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Texas Politics - Political Parties
 
 
 
Confederacy
party system
Reconstruction
3.    History and Politics: Political Parties and Party Systems

The history of political parties in Texas is marked by numerous tumultuous periods of struggle among competing groups and interests. These include a struggle for independence from Mexico, Civil War within the United States, the contentious post-Civil War Reconstruction period, a long and relatively stable (if undemocratic) post- period, a fractious struggle for civil rights for African-Americans, and a post-civil rights period of party transformation and apparent consolidation.

Over the period since initial statehood in 1845, the constituencies and ideologies of the two major parties we know today have experienced profound transformations. The Republican Party didn't even exist in the United States until just before the Civil War, and barely existed in Texas and the rest of the former Confederacy for several decades after Reconstruction. The Democratic Party evolved from a party closely identified with white racial supremacy to a coalition of groups that included African Americans and ethnic minorities, while the Republican Party slowly gained majority status as a home for social conservatives. Both parties today remain economically conservative, resisting tax increases and regulations on business, while promoting government support of business initiatives.

Although the two major national parties have dominated electoral politics in the state, Texas also has spawned significant third parties that affected national politics. The Populist Party existed from the 1880s to the 1910s and played a significant role both in the state and at the national level. More recently, Dallas billionaire H. Ross Perot founded the Reform Party in the early 1990s. Other parties that have enjoyed the support of a small but dedicated number of citizens in the state include the Libertarian Party and the Green Party. In the 2008 election the Libertarian party received just .7 percent of all votes cast in the presidential election. However, other candidates for statewide office received as much as 20 percent of the vote and in both 2008 and 2010 their candidates effected the outcome of a number of races. In the 2012 presidential contest, Libertarian Party candidate Gary Johnson received 1.1 percent of the Texas vote. The Green Party also succeeded in qualifying for the 2012 ballot as a result of their performance in 2010.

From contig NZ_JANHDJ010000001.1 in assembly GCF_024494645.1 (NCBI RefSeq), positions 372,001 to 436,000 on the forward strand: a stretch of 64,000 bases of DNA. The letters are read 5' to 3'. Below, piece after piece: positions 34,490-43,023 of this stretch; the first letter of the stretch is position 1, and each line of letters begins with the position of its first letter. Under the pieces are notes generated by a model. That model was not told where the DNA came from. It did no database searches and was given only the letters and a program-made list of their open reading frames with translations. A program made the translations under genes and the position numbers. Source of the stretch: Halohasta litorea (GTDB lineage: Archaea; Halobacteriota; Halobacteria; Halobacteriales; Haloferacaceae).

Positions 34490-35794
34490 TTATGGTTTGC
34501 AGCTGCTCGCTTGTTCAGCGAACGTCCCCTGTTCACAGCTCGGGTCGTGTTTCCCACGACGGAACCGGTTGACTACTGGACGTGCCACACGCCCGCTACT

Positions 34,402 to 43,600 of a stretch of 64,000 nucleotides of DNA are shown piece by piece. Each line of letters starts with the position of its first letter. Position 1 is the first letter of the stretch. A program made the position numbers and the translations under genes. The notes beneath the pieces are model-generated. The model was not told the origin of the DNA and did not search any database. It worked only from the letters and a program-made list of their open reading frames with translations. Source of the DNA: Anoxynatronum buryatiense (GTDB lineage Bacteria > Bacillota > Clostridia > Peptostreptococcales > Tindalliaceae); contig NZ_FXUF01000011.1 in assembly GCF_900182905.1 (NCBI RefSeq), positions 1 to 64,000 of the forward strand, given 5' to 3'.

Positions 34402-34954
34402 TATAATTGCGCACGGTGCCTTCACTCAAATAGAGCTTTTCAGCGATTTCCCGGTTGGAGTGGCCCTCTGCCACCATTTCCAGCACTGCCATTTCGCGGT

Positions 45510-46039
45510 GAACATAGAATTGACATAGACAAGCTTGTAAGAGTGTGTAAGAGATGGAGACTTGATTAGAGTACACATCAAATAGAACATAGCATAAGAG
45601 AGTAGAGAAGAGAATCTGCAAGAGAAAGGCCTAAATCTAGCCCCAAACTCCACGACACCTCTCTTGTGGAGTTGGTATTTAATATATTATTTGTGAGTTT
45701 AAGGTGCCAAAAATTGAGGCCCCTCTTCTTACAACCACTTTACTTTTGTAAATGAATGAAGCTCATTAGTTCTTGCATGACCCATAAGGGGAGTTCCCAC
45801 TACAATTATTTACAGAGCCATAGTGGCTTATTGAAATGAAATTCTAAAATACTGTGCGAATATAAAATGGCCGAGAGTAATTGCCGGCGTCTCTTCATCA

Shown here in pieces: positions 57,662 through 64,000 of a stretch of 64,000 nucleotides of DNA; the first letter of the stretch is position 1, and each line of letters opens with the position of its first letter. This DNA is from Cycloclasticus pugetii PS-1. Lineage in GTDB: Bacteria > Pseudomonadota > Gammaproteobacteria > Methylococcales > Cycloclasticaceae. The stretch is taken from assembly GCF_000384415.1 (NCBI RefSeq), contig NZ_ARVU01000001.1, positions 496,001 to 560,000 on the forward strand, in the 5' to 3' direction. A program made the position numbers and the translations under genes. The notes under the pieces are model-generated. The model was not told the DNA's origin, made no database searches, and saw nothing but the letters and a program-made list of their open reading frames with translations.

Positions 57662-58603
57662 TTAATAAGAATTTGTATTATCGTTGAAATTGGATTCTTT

Texas Politics:
© 2009, Liberal Arts Instructional Technology Services
University of Texas at Austin
3rd Edition - Revision 115
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